Faculdade de Letras da Universidade de Lisboa, 13 de Março de 2019, Anfiteatro II, às 18:00
Rabbinic Judaism has traditionally displayed a highly ambivalent attitude towards the phenomenon of prophecy which, it argued, had ceased for good with the demise of the last three biblical prophets. Against this background, the lecture considers the evidence for Jewish prophetic activity, especially by women, in the period leading up to the mid-seventeenth-century eruption of mass prophecy associated with the messianic claims of Sabbatai Tsevi. An Izmir-born kabbalist, operating in an Ottoman-Jewish milieu which had been inundated by immigrant Sephardi and converso culture, he believed himself to be the final redeemer who would bring salvation to the Jews and, ultimately, to the whole of mankind. The messianic movement he inspired was the largest and longest-lasting in the history of the Jewish Diaspora. It spread rapidly throughout the Jewish world despite Tsevi’s sudden conversion to Islam in1666, his consequent denunciation as a false messiah, and his death in exile, in relative isolation, ten years later. The belief in his messianic vocation, and in the claims of others who saw themselves as his successors, persisted throughout the eighteenth century and beyond, when the movement – publicly declared heretical and subjected to rabbinic persecution – continued to operate underground as a network of clandestine sectarian organisations. One of its earliest and most striking features, discernable in every one of its diverse manifestations and transmutations, was the exceptionally high profile of the women within its ranks. The lecture reviews the full range of women’s involvements with the movement, which culminated in the elevation of one of them to the role of Messiah.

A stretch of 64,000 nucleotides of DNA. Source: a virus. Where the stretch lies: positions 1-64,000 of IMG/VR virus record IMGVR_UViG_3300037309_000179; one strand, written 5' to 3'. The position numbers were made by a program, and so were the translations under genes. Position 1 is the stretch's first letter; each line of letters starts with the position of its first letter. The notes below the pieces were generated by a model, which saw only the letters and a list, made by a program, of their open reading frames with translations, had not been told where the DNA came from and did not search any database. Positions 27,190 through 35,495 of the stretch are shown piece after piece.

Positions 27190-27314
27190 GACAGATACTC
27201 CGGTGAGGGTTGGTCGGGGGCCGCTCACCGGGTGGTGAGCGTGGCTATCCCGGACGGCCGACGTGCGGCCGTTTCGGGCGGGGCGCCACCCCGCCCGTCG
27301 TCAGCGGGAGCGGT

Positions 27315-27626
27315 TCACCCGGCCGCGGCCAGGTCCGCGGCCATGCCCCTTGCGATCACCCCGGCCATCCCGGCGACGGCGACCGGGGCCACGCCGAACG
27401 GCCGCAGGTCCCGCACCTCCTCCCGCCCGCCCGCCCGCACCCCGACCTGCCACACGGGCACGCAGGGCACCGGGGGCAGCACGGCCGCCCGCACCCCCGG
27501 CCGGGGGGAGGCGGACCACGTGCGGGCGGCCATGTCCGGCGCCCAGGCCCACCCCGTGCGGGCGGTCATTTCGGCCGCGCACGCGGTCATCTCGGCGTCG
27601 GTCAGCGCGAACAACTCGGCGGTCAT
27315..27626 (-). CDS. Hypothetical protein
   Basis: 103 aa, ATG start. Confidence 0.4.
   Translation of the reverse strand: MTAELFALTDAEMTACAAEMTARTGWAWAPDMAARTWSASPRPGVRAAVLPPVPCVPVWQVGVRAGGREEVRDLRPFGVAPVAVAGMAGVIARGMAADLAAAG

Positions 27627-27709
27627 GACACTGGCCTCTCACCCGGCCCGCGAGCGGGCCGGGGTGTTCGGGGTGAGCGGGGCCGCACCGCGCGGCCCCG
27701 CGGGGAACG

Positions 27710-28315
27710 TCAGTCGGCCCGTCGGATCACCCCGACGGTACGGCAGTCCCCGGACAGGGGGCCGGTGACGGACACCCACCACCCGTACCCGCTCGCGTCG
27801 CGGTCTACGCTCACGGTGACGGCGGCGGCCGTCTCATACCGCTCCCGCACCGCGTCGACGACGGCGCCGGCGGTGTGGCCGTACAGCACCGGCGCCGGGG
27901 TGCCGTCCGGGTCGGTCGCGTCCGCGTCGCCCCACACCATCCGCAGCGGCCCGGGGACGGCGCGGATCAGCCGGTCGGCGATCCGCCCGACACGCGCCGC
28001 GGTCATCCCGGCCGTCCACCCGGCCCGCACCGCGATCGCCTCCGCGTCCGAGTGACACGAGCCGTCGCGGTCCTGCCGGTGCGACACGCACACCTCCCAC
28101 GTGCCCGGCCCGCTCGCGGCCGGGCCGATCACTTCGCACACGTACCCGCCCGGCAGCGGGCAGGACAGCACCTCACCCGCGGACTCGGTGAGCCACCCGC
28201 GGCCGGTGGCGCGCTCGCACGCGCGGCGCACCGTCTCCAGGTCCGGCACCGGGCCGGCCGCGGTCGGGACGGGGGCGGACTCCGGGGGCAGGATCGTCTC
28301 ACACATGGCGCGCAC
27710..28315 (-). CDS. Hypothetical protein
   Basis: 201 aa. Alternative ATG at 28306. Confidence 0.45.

Ada Rapoport-Albert is Professor Emerita of Jewish Studies and former Head of Hebrew and Jewish Studies at University College London (UCL). She specializes in the Jewish mystical tradition, especially Hasidism, the messianic movement of Sabbatai Zevi, ascetic practice in rabbinic Judaism, and gender issues relating to all the above. Her publications include Hasidism Reappraised (1996, as editor), Women and the Messianic Heresy of Sabbatai Zevi, 1666-1816 (2011), Studies in Hasidism: Essays in History and Gender (2018), and, in Hebrew, Studies in Hasidism, Sabbatianism, and Gender (2015).